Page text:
Thursday, February 1, 2018

A Matter of Course: Will No Snow Cover and Cold Temperatures Lead to Turf Damage?

By Golf Superintendent Ben Larsen

During last month’s conditions, we discussed the benefits of having snow cover and its insulating properties; this month’s conditions are quite the opposite.  The course is currently exposed with little to no snow cover.  The 14-day forecast does not predict any high amounts of accumulation of snow, but we will experience subzero temperatures.

Will no snow cover and extremely cold temperatures lead to turf damage/kill?  USGA states, “Winter injury is a very complex event because it is controlled by many variables that are not completely understood.”

During these windy sub-zero temperatures, two winter injuries can occur: low temperature kill and desiccation.  As of now, because of our high population of low temperature tolerant turf species, along with the amount of precipitation we have accumulated this winter, low temperature kill and desiccation are unlikely.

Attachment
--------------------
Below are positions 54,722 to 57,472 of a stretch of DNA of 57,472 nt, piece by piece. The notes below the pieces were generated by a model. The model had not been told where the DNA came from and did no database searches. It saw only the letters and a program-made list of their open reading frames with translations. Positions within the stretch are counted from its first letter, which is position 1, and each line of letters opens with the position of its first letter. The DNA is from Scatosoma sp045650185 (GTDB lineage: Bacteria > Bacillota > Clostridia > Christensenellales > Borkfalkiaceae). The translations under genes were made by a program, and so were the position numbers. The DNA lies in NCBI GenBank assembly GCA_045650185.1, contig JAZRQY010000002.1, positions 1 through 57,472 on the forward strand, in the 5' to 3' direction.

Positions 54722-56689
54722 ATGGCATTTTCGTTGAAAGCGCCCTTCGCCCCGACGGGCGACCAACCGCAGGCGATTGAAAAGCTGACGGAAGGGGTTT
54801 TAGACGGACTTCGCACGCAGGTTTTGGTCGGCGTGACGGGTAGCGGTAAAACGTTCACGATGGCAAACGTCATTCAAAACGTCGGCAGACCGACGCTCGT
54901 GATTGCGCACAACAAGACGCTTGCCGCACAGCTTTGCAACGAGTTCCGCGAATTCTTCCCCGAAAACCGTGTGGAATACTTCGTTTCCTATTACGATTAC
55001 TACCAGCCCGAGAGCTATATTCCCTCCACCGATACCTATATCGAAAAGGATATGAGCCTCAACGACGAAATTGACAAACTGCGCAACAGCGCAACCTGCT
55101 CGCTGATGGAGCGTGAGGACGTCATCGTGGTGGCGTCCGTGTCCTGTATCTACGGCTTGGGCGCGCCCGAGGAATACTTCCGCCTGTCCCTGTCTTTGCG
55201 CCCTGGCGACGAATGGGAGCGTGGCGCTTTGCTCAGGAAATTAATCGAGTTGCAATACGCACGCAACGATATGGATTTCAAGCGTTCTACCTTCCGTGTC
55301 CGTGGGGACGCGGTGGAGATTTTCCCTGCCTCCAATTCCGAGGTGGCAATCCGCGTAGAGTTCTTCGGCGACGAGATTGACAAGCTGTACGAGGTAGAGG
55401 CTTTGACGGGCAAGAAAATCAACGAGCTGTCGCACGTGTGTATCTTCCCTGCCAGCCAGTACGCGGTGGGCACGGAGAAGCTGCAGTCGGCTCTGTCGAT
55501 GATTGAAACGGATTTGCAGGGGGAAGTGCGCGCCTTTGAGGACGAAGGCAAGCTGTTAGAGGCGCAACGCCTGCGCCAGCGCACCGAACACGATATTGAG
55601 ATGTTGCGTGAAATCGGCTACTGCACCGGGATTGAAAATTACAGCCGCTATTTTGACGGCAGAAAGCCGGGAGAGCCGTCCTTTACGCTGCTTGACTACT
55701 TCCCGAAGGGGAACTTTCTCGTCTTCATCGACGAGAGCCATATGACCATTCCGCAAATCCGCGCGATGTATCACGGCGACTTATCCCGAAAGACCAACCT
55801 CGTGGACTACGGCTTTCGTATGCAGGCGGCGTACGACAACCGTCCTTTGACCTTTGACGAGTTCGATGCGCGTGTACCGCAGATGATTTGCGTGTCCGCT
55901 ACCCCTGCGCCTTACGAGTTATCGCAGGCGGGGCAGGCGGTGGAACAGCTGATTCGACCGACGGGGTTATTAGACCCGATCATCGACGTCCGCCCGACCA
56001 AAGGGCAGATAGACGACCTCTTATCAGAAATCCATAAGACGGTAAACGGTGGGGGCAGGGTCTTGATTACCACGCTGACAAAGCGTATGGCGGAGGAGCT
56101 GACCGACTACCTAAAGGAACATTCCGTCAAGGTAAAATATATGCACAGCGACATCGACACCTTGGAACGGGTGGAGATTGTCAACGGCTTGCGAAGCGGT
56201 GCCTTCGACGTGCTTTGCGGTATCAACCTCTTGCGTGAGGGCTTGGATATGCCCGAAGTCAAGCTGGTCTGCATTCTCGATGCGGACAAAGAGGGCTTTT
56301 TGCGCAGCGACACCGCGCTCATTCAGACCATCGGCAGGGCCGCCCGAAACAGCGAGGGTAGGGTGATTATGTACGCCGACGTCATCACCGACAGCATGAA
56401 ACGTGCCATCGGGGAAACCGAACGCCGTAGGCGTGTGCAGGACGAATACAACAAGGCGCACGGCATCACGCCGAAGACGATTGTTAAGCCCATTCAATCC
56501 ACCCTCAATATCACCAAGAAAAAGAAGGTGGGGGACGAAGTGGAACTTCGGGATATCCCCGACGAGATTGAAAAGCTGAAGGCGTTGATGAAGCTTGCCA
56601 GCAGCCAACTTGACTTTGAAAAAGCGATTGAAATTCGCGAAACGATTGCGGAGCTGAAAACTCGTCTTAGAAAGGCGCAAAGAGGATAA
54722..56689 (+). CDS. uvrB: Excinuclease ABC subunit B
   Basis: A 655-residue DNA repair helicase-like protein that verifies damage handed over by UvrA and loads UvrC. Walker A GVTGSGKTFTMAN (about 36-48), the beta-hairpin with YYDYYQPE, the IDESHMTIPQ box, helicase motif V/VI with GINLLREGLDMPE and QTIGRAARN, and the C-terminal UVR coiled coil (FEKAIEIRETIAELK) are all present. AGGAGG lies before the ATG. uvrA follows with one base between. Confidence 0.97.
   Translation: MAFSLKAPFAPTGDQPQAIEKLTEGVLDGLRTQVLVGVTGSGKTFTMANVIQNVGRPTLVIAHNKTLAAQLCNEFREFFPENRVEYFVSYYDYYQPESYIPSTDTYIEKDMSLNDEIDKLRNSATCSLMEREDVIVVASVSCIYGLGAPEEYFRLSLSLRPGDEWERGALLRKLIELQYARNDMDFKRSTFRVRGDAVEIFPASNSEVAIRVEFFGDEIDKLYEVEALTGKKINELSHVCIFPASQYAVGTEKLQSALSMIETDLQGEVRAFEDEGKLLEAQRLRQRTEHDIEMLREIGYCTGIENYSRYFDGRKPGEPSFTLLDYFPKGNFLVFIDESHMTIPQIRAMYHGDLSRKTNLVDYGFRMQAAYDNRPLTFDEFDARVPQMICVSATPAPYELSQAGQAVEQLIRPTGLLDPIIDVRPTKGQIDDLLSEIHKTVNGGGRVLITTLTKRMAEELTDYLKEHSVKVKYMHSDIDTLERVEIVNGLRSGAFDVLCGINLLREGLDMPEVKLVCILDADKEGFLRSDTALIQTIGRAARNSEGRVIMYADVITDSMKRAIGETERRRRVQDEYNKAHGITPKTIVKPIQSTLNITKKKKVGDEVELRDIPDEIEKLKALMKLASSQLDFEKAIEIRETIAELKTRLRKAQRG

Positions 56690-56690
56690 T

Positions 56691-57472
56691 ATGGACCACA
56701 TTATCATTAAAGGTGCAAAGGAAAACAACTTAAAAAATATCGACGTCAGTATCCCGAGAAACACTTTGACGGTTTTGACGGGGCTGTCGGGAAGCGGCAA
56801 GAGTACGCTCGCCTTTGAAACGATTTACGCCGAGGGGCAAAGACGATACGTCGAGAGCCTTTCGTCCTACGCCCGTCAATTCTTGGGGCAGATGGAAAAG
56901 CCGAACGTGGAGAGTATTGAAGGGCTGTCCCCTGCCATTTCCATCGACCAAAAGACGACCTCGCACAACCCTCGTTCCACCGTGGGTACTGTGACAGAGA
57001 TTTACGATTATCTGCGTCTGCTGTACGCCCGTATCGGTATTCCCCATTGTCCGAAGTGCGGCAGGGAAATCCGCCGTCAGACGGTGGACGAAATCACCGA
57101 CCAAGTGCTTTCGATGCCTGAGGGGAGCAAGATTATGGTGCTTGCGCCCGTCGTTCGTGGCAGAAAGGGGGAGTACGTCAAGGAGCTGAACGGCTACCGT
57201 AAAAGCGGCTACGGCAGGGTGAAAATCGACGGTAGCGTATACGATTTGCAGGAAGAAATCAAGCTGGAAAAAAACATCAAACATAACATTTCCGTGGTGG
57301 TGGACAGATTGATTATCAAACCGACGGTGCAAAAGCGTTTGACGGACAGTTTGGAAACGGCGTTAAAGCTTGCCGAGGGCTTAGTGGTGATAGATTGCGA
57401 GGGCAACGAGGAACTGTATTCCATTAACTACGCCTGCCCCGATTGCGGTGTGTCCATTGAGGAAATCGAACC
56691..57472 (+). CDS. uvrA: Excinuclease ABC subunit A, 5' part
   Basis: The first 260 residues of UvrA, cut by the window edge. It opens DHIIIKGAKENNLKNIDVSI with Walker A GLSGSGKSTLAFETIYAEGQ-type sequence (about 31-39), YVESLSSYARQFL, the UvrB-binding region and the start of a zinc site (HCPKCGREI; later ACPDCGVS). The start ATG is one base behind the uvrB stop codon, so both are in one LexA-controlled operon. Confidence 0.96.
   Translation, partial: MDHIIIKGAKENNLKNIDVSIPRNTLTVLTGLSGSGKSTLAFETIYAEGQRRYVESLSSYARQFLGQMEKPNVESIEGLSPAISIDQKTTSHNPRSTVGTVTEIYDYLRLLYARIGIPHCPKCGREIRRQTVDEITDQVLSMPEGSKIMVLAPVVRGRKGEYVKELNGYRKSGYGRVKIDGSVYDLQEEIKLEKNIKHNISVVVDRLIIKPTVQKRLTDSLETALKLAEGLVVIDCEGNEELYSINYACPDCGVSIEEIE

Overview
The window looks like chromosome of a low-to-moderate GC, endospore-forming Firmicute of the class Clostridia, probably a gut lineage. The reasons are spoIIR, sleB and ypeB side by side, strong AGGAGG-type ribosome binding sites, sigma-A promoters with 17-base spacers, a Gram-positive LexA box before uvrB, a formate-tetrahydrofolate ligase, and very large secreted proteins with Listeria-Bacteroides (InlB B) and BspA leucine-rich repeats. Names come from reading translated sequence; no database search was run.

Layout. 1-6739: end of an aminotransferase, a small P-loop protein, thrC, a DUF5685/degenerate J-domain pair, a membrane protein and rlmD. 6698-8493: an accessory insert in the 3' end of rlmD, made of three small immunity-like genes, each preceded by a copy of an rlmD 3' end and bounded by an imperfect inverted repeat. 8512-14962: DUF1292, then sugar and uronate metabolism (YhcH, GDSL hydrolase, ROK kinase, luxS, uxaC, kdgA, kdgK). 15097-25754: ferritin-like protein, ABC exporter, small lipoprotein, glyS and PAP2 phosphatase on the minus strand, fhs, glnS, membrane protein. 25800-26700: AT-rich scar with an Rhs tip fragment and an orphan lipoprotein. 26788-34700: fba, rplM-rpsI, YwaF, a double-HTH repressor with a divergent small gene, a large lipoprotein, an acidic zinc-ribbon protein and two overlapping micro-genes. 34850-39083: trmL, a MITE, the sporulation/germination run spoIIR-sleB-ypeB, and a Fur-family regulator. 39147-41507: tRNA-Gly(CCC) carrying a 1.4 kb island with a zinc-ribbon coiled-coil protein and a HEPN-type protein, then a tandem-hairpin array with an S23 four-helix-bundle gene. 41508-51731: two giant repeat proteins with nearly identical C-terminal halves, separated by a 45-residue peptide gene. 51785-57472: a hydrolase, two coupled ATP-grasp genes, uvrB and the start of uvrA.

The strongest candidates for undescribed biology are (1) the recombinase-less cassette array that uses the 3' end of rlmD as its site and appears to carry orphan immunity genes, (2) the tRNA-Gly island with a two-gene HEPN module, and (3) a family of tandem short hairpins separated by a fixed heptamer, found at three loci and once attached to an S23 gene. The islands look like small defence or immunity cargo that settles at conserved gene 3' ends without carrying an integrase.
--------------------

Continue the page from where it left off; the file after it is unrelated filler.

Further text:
During these winter periods of extremely low temperatures and no snow cover can have their benefits for the upcoming golf season.  As a matter of fact, once temperatures plummet, we would prefer there to be little to no snow all winter.  The reason being is snow acts as an insulator which would not allow as deep of a freeze.  A deep freeze is beneficial because the soil profile to undergo a “natural aerification.”  This is made possible by having moist or saturated soil which will then freeze and expand.  During the course of expansion, the ice will create underground fissures which results in the break-up of the soil profile creating air flow and gas exchange to assist next spring’s root growth and overall plant health.

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